The final federal rules pertaining to building and development projects along the nation’s waterways have now been released.
The Federal Register has just published the latest version of the “Navigable Waters Protection Rule,” and in so doing a two-month timeline has been launched before the new rule becomes effective nationally.
As proposed by the Trump Administration, the rule provides a new definition of what comprises the “waters of the United States,” and will decrease the number of federal permits that builders and developers have been required to fill out for projects related to waterways.
Contractors have charged that the rules have been burdensome, affecting everything from work on a pond on private property to man-made ditches.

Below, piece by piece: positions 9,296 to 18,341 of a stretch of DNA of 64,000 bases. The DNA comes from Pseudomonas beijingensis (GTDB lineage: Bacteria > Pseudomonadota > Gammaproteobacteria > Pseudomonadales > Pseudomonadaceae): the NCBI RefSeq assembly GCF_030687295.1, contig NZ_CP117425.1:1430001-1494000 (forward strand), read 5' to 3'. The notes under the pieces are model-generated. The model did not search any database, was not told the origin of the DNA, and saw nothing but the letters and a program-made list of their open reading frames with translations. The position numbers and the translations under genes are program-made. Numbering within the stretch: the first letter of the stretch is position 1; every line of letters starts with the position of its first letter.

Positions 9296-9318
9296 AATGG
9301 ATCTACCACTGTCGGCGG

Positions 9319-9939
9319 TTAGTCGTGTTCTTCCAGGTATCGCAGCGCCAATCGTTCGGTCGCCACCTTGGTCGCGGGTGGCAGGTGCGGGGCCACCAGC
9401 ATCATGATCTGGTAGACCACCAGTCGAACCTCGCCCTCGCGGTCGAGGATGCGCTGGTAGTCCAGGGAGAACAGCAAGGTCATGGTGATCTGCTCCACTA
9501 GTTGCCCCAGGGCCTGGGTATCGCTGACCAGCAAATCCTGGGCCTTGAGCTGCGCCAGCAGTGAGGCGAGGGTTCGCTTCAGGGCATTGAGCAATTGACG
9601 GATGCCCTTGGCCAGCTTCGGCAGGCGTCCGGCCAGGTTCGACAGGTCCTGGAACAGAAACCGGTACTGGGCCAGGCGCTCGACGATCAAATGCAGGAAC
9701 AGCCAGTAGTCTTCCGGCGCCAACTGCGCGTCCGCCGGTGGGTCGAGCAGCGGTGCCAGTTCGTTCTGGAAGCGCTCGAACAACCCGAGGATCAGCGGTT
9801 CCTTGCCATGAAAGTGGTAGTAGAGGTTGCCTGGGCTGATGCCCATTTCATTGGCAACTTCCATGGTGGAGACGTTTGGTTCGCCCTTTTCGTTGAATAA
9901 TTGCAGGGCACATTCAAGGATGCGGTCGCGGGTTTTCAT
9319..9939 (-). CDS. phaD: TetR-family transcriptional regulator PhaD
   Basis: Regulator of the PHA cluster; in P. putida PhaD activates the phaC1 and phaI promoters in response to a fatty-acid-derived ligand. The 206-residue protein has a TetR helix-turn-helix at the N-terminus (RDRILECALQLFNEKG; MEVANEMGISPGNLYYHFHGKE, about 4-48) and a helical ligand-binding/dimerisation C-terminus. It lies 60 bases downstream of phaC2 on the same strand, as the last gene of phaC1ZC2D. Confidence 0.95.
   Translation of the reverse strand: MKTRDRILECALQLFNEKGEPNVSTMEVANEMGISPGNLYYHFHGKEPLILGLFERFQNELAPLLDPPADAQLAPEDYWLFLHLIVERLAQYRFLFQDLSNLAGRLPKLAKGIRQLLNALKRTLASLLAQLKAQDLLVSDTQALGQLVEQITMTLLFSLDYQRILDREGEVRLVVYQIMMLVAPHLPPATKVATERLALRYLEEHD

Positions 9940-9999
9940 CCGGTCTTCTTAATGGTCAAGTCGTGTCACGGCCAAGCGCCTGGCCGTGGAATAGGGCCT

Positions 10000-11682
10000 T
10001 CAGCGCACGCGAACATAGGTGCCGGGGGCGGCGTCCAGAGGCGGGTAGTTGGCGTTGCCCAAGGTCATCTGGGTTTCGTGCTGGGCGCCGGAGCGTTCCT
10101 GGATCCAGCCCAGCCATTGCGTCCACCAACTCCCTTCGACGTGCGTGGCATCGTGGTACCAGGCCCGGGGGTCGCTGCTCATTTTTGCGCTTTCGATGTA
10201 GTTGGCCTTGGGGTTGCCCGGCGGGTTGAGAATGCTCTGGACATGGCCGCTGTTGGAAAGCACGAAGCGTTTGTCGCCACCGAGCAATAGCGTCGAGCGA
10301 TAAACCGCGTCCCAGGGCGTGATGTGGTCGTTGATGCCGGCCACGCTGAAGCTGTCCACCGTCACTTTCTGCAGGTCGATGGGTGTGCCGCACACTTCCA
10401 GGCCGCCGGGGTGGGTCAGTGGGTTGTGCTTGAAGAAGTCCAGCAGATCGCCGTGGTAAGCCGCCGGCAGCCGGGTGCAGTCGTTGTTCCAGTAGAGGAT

An editorial published by the National Association of Home Builders complained that increasingly home builders were required to “obtain additional or more onerous permits.”
The new rule, as seen in some quarters, will provide certainty regarding federal jurisdiction under the Clean Water Act.
Collin Peterson, chairman of the House Agricultural Committee, said in a statement that the new rule “takes steps to protect lakes, ponds, streams, and other tributaries, while providing that certainty to our ag producers.”
But a number of environmental groups have expressed their opposition to the new rule. The National Resources Defense Council has announced plans to sue the Trump Administration over the rule change.
In a statement, Jim Murphy, legal advocacy director with the National Wildlife Federation, remarked: “We cannot afford to further put our public health at risk or lose protection for half or our remaining wetlands.”
By Garry Boulard
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